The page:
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Arch Neurol. 1996 Mar;53(3):251-6.

Neuropsychological alterations in patients with computed tomography-detected basal ganglia calcification.

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Department of Neurology, Sant Pau Hospital, Autonomous University of Barcelona (Spain).



To investigate the cognitive and mental status of patients with basal ganglia calcification on a computed tomographic scan.


Eighteen ambulatory patients with basal ganglia calcification and without other radiological findings who were identified from the computed tomography records of a general hospital in a 2-year period and 16 control subjects who were matched for age, education, sex, and premorbid IQ estimation consented to participate. All subjects underwent a neurological evaluation, a comprehensive neuropsychological battery, and tests with psychiatric rating scales.


Significant differences for the control group were found in tests that evaluated motor speed and executive, visuospatial, and some memory functions. Four patients (22%) met criteria for organic mood disorder (minor depression, three patients; bipolar depression, one patient) according to the Diagnostic and Statistical Manual of Mental Disorders, Revised Third Edition, whereas six other patients (33%) met diagnostic criteria for obsessive-compulsive disorder.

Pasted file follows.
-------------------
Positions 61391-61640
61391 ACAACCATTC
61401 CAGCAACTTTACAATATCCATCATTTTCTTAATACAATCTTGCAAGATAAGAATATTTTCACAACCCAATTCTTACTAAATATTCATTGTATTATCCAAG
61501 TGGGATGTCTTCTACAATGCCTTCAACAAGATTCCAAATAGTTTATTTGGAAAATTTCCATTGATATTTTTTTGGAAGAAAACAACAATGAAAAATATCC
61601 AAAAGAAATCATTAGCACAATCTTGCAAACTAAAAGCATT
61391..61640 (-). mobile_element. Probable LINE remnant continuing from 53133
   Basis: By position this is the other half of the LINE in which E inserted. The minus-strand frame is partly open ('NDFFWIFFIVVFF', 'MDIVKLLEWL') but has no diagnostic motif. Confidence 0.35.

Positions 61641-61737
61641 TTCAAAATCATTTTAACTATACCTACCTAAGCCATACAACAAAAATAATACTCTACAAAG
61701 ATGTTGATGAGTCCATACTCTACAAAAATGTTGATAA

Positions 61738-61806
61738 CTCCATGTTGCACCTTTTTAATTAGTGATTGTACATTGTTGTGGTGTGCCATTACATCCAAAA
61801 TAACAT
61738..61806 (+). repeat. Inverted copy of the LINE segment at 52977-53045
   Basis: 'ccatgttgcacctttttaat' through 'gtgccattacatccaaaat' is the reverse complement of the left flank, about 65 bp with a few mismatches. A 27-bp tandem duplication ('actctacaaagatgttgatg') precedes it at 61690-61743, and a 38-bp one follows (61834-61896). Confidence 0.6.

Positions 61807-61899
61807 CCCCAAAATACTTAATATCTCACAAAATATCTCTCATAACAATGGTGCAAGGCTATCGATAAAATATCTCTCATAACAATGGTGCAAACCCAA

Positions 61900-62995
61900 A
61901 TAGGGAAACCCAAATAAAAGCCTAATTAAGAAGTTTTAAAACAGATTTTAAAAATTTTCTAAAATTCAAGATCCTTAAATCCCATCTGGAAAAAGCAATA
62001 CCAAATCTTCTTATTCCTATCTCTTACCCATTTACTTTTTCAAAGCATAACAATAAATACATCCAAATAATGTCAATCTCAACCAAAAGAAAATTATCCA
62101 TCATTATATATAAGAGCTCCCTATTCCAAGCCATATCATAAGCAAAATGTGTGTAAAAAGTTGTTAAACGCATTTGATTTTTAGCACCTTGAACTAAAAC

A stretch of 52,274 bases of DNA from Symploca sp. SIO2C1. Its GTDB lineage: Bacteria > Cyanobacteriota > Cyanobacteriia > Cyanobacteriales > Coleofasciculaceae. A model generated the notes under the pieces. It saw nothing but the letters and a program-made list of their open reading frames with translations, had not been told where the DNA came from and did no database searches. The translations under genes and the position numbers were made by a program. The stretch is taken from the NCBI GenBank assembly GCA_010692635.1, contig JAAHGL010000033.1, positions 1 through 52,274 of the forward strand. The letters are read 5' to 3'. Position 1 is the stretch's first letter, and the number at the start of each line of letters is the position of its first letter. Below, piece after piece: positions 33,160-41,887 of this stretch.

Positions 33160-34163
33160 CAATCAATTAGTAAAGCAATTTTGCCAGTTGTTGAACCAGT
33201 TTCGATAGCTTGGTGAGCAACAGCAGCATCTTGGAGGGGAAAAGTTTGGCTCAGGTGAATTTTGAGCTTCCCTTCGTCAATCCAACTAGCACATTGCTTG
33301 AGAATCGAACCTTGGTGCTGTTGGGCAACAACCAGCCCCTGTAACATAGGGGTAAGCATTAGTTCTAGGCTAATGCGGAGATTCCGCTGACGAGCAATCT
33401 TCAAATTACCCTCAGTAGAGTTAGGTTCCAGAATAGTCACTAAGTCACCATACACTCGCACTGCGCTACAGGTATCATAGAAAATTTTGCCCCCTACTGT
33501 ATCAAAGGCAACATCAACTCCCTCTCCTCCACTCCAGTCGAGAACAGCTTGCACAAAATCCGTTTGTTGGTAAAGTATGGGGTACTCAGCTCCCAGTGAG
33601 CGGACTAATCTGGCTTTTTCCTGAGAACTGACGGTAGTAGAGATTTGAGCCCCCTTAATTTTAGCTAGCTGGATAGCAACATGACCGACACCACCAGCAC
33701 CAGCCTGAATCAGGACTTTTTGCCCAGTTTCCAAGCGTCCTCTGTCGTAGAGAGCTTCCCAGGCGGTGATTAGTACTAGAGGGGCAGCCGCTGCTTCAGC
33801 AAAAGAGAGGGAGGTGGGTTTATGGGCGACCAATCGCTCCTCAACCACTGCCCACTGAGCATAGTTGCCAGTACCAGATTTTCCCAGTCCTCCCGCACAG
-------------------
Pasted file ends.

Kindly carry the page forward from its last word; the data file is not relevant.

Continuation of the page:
These results indicate that patients with basal ganglia calcifications frequently have a subcortical pattern of neuropsychological dysfunction and behavioral changes that are known to be associated with alterations of the frontal-limbic-basal ganglia circuits. The pattern of neuropsychological impairment is consistent with basal ganglia damage. However, poor performance in other neuropsychological tests suggest additional involvement of other connected networks.

[Indexed for MEDLINE]

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